Sabic Innovative Plastics US LLC will begin producing polypropylene compounds at its plant in Bay St. Louis, Miss., early next year.
Pittsfield, Mass.-based Sabic IP will begin making standard PP compounds for the automotive market, and other sectors as well, in the first quarter of 2011, officials said at an Oct. 5 news briefing in Wixom, Mich. Sabic held the event at the offices of Exatec, its polycarbonate-window-glazing business.
Long-fiber grades of Stamax-brand PP compounds then will be added at Bay St. Louis in the third quarter of 2011. Official said the addition of PP compounding at a site already used to compound ABS and various engineering resins will create new jobs and result in the installation of new equipment, but they declined to provide details.
The addition of the PP-based products will expand what Sabic IP has to offer to the automotive community, according to automotive Vice President Greg Adams.
Designers are more comfortable with what polypropylene can do, and the characteristics of polypropylene have been improved, Adams said. It's had a cascade effect.
Sabic's addition of PP compounding shows its commitment to providing lightweight material for the auto industry, PP automotive business unit director Leon Jacobs said at the event.
Polypropylene and engineering thermoplastics account for more than 60 percent of automotive plastic applications, he added. Now we can offer both, and offer our customers a balanced choice.
Standard PP compounds made in Bay St. Louis will be targeted at automotive fascias, interior and exterior trim and instrument-panel components, while the Stamax compounds can be used in front-end modules, door modules and instrument-panel carriers.
Sabic has had some Stamax production in North America since 2009, when it bought the RheMax line of compounds a competing product from RheTech Inc. of Whitmore Lake, Mich. RheTech has been toll compounding Stamax for Sabic at a plant in Fowlerville, Mich.
Stamax has been commercially available in Europe since the early 2000s. Sabic added capacity for the product at a plant in Genk, Belgium, earlier this year. PP compounded in Bay St. Louis will be sourced from Sabic resin plants in other parts of the world, as well as from other suppliers. Stamax has proved effective in replacing steel in semi-structural parts, Jacobs said. The material can be produced in several grades including impact-modified and talc-filled.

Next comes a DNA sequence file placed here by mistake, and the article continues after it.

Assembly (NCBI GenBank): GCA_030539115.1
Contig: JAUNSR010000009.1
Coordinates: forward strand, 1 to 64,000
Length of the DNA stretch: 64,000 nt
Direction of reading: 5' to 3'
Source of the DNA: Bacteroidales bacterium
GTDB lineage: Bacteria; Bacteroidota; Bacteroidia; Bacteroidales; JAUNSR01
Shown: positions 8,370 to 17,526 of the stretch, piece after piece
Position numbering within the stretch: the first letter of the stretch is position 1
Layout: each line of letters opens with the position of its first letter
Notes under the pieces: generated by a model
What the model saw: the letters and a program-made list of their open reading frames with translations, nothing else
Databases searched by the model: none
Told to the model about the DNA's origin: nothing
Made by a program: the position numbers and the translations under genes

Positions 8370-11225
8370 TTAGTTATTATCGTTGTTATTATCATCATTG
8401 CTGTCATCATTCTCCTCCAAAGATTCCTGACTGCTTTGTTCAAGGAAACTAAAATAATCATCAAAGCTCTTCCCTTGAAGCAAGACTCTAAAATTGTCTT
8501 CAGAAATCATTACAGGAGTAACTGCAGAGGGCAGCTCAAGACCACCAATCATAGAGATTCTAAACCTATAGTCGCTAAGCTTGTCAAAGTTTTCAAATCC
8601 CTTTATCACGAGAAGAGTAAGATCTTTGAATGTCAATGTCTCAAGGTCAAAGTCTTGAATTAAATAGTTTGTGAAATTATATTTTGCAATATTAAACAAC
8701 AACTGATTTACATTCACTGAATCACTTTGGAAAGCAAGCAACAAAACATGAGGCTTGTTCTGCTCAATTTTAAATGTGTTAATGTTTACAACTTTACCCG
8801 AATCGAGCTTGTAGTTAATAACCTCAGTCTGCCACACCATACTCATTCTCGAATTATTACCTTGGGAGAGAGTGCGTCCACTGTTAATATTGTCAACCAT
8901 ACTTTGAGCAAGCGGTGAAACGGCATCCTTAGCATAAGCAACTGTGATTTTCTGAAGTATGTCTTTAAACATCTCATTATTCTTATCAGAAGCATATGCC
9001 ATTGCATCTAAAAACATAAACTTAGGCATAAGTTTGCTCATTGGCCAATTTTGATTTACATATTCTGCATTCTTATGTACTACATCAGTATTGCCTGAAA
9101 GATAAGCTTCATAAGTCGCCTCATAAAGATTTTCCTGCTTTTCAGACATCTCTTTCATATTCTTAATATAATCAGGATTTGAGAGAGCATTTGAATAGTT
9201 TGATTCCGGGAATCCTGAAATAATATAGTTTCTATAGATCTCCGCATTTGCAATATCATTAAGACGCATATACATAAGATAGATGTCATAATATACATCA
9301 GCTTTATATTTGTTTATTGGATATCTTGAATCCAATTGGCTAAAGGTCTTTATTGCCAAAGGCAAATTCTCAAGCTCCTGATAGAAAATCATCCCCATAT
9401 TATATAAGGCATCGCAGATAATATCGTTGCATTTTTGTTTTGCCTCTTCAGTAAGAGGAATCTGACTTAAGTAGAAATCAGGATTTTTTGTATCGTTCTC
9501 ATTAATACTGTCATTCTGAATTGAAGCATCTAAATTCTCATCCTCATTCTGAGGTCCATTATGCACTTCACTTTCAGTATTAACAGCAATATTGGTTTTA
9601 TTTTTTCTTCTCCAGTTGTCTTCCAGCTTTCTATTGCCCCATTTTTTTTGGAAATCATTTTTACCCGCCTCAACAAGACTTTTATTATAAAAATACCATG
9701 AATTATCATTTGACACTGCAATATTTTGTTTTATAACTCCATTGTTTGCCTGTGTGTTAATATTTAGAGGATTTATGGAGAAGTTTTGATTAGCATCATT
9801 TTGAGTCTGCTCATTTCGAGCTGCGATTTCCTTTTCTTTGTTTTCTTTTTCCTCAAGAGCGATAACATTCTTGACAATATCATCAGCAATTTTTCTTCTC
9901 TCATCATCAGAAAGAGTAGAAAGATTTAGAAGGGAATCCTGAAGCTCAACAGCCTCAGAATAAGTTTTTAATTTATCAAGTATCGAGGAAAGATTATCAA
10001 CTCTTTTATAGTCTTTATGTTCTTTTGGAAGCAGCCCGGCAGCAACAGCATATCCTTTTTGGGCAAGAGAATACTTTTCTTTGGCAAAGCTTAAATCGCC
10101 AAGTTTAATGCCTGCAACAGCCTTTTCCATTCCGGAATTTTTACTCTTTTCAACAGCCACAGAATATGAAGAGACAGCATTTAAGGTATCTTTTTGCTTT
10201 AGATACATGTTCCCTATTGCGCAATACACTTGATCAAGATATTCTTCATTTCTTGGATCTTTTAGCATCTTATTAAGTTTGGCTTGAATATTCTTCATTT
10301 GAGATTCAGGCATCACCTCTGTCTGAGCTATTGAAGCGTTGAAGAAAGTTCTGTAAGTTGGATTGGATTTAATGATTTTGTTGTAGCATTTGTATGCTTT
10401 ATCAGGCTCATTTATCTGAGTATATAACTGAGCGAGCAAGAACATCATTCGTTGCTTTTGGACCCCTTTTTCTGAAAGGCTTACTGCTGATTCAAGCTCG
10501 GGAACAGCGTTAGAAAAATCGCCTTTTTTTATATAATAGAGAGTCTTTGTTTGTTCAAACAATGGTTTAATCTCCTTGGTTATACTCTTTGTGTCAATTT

At the Oct. 5 event, Sabic officials also said they have high hopes for the recently announced collaboration between Exatec and Ulvac Technologies Inc., a Japanese specialist in mass-production vacuum technologies. Ulvac will manufacture mass-production systems using its vacuum equipment experience and Exatec's plasma coating technology.
The deal will advance plasma coating, said automotive product marketing General Manager Dominic McMahon.
This will mean true mass production and true large-scale manufacturing for our customers, he said, adding that the equipment systems will be commercialized over the next three to four years.
McMahon also touted the benefits of PC windows in emerging electric and hybrid vehicles. By offering better thermal management than glass, PC can increase the range of electric and hybrid vehicles by 4-5 percent, he said.
The lower thermal conductivity [of PC] allows the vehicle to maintain its interior temperature more easily, McMahon added. It reduces the load on the [heating, venting and air-conditioning] system, and that conserves energy, which translates into fuel savings.
PC windows posted good results in electric and hybrid vehicles under an Arizona test that had high air-conditioning use and a Minnesota test involving high interior heat use.
If you step back and look at the various propulsion technologies being discussed, they all benefit from less weight, Adams said. That means a good future for plastics.
Looking at the broader automotive market, Adams said he agrees with industry projections that show North American car and light-truck builds could climb from 8.5 million last year to 11.5 million by the end of 2010.
We all went through the decline of the '08-'09 period, so those projections will be a big advantage, he said.
Even in the downturn, Adams said Sabic IP continued to invest, bringing on new technologies at Exatec. Customers continued to invest as well, although Adams said they've become more selective in their spending.
Another auto industry production move lowering the overall build number per vehicle also could lead to increased plastic use, according to Adams, by reducing the financial advantage that fenders and other steel parts gain from larger volumes.
Exatec technology is being used in parts of the Corvette and Honda Civic, and on a bus shield application in North America.